90 Funny Photos Without Context That Get Weirder The Longer You Look At Them (New Pics)

Confusion can be extremely frustrating. During my high school physics class, it seemed to be the only feeling I experienced, and it was the bane of my existence. When I’m trying to do my taxes? Again, not a fan of being confused. But sometimes, bewilderment can actually be fun.

Let us introduce you to the “hmmm” subreddit. With the tagline, “Internet as an art”, r/hmmm has almost 2 million members and is famous for posting some of the most perplexing photos on the internet. With very simple rules about what can be posted including “no text in the image (except normal logos)” and “all titles must be ‘hmmm’ (in lowercase)”, this community thrives on trying to decipher hilariously absurd images. Below, we’ve gathered a list of some of the funniest and most confusing pictures that we think you’ll get a kick out of. Enjoy these photos, but be careful not to get a headache trying to understand them. And if you can handle even more confusion after viewing this list, check out Bored Panda’s last publication featuring the same subreddit here.

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I remember learning in a stand-up comedy class in college that when we’re confronted with things that don’t fit into our understanding of the world, that contradict what we know, but they’re treated as normal, our brains can cope with the confusion by finding humor in it. For example, situations we would never expect to happen in reality, such as children wearing suits and working in an office or a dog driving a taxi, can be really funny if they’re treated like mundane, everyday occurrences.

This idea is the basis for the popular genre of deadpan comedy. Deadpan, or dry humor, “uses a lack of emotion and facial expressions to highlight the absurdity of [a] joke”. This type of humor seems to be what’s at play in a lot of the “hmmm” posts. An odd or confusing situation, just existing in the world with no explanation.

Deadpan comedy has been around for at least 100 years, being mentioned in a New York Times article in the 1920’s, but like anything else, it has transformed and adapted with the times. While it was originally popularized in Vaudeville stage performances, it then became popular onscreen, and now it’s transitioned to the internet as well. Although a sarcastic tweet for comedic effect is debatable whether it qualifies as deadpan (without the presence of dead facial expression), the comedic concept is the same.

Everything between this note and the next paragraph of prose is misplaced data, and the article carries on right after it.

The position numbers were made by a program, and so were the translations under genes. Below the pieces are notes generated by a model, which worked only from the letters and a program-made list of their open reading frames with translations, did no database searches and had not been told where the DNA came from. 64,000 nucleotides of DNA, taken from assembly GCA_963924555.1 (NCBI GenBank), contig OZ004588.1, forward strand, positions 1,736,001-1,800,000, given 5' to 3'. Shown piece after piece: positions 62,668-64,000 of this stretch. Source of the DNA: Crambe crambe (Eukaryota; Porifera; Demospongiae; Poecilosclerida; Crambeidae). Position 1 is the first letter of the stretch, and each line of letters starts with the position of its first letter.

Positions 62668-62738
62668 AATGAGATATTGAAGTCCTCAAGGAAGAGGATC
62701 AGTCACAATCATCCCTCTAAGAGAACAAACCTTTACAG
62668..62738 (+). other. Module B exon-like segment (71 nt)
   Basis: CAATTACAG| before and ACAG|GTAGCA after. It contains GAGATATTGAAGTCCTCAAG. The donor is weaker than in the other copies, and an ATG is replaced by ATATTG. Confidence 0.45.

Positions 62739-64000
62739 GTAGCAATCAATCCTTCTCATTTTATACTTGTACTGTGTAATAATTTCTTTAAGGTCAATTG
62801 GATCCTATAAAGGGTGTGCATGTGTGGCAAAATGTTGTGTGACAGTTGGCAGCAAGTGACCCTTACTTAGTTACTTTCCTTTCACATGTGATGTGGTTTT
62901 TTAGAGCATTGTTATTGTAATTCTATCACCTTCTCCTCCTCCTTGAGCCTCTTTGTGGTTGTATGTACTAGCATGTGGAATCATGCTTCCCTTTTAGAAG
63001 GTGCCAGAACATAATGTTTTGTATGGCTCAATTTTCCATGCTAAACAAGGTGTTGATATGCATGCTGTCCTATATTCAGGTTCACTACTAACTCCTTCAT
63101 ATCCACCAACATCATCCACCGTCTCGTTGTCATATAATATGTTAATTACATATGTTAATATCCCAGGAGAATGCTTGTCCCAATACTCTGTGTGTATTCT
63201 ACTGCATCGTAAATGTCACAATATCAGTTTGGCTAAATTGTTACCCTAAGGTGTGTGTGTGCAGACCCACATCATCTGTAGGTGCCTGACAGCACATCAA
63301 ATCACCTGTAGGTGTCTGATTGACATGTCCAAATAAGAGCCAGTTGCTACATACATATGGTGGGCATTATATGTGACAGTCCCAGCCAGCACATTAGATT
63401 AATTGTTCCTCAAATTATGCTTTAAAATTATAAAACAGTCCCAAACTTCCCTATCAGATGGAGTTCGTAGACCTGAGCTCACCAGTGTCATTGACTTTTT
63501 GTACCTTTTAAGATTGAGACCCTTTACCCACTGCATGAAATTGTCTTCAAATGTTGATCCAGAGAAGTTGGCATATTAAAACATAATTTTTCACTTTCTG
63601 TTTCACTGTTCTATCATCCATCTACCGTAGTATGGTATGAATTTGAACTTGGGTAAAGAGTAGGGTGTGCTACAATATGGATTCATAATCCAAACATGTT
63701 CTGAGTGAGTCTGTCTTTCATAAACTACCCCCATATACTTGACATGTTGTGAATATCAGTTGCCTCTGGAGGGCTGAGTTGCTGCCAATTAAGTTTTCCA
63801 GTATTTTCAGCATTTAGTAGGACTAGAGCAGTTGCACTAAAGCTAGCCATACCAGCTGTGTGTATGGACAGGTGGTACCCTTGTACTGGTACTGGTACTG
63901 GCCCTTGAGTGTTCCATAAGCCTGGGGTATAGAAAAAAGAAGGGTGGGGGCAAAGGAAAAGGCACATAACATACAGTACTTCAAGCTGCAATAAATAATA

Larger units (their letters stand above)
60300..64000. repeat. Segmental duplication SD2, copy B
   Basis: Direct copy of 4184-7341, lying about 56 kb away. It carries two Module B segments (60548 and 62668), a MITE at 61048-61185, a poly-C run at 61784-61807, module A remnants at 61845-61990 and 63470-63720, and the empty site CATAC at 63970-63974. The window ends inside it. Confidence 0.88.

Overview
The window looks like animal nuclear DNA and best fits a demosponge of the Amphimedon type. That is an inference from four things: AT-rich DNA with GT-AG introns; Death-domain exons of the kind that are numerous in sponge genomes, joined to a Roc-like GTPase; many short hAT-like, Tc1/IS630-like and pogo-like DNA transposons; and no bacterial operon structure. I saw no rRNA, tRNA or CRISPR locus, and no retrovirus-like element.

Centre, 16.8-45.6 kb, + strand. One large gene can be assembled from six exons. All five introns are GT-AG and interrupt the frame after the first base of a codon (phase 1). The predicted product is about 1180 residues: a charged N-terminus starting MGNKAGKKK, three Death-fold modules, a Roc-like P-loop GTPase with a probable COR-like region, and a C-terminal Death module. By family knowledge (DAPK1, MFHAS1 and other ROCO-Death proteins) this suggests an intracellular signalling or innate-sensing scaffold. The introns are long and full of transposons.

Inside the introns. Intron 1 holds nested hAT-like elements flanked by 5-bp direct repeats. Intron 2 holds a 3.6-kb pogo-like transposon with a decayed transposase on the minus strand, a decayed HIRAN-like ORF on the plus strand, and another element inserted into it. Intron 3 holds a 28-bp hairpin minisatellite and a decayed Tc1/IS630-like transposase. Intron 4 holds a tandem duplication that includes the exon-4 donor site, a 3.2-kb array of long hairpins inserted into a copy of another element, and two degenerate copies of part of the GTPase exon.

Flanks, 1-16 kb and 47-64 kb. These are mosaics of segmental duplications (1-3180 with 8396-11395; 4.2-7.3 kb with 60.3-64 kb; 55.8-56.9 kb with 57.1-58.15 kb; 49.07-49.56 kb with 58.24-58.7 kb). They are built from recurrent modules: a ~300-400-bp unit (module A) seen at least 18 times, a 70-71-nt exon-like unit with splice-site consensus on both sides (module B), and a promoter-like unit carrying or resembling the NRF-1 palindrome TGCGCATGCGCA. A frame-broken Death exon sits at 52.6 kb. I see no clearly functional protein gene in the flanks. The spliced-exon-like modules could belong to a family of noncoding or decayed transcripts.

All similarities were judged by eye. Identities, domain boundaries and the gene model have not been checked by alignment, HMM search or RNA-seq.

Some classic examples of deadpan comedians are Bill Murray and Leslie Nielsen. The 1980 film Airplane! featured Nielsen and a whole cast of characters performing deadpan deliveries throughout nearly the entire film. More recent examples of dry humor being used in popular sitcoms are Arrested Development and Curb Your Enthusiasm. Sacha Baron Cohen has also popularized the style by using deadpan delivery of his wacky characters to unsuspecting strangers in his films, including Borat and Ali G. Nathan Fielder follows a similar pattern using almost undetectable deadpan towards business owners he features on his show, Nathan For You.

The moderators of the hmmm subreddit describe “hmmm”s as “textless images that make you think about the context, do a double take, invoke a deeper meaning, or just leave you thinking about how or why they exist”. “hmmms should be aesthetic and meaningful” and “avoid anything that is merely r/mildlyinteresting”. Sounds kind of deep, doesn’t it? This subreddit that on the surface seems silly and purely for entertainment is encouraging us to sit in our curiosity, much like we did as children. And maybe experiencing some mild confusion is good for us.

Confusion is not a standard emotion (such as happiness, sadness, anger and fear), but according to Paul Silvia, author and professor of psychology, confusion is included in the “knowledge emotions”. These are “a family of emotional states that foster learning, exploring, and reflecting” and include surprise, interest, confusion and awe. “As a group, the knowledge emotions motivate people to engage with new and puzzling things rather than avoid them,” Silvia explains. “Over time, engaging with new things, ideas, and people broadens someone’s experiences and cultivates expertise. The knowledge emotions thus don’t gear up the body like fear, anger, and happiness do, but they do gear up the mind.”